G-cloud to aim for 12-month contracts

Summary:The government intends to cut the length of its IT contracts for cloud services down from several years to 12 months or less, to promote flexibility and avoid being stuck with legacy technology

The government is planning to trim IT contract lengths in a bid to prevent its cloud services becoming bound by obsolete technology, the Cabinet Office has said.

Previously, the government regularly signed IT contracts of five, seven or 10 years, said Liam Maxwell, director of ICT Futures at the Cabinet Office, in a keynote at Cloud Expo Europe in London on Wednesday.

"We really don't think we're going to be seeing many contracts in the cloud service area that are beyond 12 months," he said. "You don't need to sign a cloud contract for five years."

The announcement comes alongside the government's plan, announced in October, to tender an early G-Cloud framework contract that runs for six months with a three-month extension option.

The government will focus on "short contracts" of "different sizes", as a means of keeping the government cloud, or G-Cloud, flexible, said Maxwell.

Procurement changes

For the past year the government has been giving information about how the G-Cloud and the public sector network (PSN) will change procurement strategies. It wants to include more small firms in the bidding process, will attempt to use open-source software, and reduce the time it takes to sign a procurement fulfilment contract.

"I think in two or three years' time what we now call IT — the delivery of those disaggregated services of hosting, networking, end-user devices, support — all of those will become a core commodity service that is bought... like staples," said Maxwell. "The future is in the digital commissioning model," he added.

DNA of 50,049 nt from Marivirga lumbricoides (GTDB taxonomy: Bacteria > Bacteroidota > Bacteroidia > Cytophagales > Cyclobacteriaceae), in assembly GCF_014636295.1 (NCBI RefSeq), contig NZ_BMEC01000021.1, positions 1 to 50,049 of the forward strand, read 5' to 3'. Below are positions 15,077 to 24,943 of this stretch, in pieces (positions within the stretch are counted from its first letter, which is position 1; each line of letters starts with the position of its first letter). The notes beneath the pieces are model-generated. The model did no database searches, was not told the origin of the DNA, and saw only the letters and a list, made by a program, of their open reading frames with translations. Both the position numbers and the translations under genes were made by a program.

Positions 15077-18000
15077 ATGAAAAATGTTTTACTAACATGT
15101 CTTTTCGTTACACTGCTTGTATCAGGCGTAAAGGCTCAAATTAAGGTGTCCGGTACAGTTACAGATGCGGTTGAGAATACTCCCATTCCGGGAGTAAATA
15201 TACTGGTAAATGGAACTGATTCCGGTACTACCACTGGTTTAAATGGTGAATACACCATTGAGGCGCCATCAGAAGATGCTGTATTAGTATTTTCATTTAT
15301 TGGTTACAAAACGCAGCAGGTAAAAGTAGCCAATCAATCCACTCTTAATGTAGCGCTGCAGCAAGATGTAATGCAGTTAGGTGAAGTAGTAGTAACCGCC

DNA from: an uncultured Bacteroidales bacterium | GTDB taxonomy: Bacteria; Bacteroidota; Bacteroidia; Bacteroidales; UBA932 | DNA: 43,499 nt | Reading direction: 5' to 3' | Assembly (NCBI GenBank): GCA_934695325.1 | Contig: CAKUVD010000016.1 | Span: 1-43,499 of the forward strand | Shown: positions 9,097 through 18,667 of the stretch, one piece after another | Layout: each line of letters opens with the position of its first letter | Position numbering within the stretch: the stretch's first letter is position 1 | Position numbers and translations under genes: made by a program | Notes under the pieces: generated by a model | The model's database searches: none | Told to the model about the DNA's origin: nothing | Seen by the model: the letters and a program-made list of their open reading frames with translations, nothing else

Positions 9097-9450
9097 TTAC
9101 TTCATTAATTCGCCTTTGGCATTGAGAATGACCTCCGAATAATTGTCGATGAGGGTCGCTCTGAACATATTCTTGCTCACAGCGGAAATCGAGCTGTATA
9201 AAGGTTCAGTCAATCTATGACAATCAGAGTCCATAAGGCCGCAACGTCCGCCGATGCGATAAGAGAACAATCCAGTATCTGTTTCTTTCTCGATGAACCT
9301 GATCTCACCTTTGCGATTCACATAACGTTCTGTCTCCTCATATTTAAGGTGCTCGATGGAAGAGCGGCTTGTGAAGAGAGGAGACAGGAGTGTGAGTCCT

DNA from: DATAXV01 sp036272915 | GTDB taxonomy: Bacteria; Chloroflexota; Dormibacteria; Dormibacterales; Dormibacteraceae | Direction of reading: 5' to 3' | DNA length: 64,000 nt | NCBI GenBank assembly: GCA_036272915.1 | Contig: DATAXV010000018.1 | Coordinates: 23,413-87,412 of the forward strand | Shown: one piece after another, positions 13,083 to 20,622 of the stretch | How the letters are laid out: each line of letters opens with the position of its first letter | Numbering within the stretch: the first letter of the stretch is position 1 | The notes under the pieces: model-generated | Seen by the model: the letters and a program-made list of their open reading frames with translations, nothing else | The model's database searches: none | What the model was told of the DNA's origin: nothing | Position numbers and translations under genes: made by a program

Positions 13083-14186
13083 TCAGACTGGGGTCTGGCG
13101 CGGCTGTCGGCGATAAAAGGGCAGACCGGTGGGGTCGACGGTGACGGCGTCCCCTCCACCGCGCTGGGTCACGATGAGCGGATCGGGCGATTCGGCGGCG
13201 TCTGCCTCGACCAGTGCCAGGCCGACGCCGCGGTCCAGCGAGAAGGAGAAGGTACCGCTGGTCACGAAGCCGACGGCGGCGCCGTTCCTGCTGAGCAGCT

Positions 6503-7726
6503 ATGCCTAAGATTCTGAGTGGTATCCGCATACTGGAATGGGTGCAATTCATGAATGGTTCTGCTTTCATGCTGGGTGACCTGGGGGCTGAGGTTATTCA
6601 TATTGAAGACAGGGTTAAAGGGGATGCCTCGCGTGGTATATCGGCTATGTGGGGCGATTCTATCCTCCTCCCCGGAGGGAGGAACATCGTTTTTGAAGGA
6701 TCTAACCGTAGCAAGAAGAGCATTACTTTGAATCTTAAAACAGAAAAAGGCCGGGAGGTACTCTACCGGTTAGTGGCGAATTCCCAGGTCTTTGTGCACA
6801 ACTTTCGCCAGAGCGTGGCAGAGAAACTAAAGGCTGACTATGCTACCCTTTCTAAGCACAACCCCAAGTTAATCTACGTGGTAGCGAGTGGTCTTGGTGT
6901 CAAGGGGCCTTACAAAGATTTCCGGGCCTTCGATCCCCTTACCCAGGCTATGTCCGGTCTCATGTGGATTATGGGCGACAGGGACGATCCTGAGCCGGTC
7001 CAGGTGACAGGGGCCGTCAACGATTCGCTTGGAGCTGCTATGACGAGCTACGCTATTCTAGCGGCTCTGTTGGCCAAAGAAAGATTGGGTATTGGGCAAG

Besides procuring infrastructure for private clouds, the government will also look into using public clouds, such as those provided by Amazon Web Services, Maxwell confirmed to ZDNet UK.

It will focus on implementing a set of government-wide cloud standards, he said, and will work with the IT industry to make sure it gets these right. This is intended to make it easier for the government to procure services that dovetail into its infrastructure.

"We've determined it's very important we have standards we should adhere to," said Maxwell. "We're publishing a consultation early next month into standards and what we feel an open standard, which should be across government, should be."

Maxwell invited attendees at his keynote at Cloud Expo Europe to get in touch with the government after it publishes the paper and give feedback on the proposed standards.


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Topics: Government : UK, Cloud

About

Jack Clark has spent the past three years writing about the technical and economic principles that are driving the shift to cloud computing. He's visited data centers on two continents, quizzed senior engineers from Google, Intel and Facebook on the technologies they work on and read more technical papers than you care to name on topics f... Full Bio

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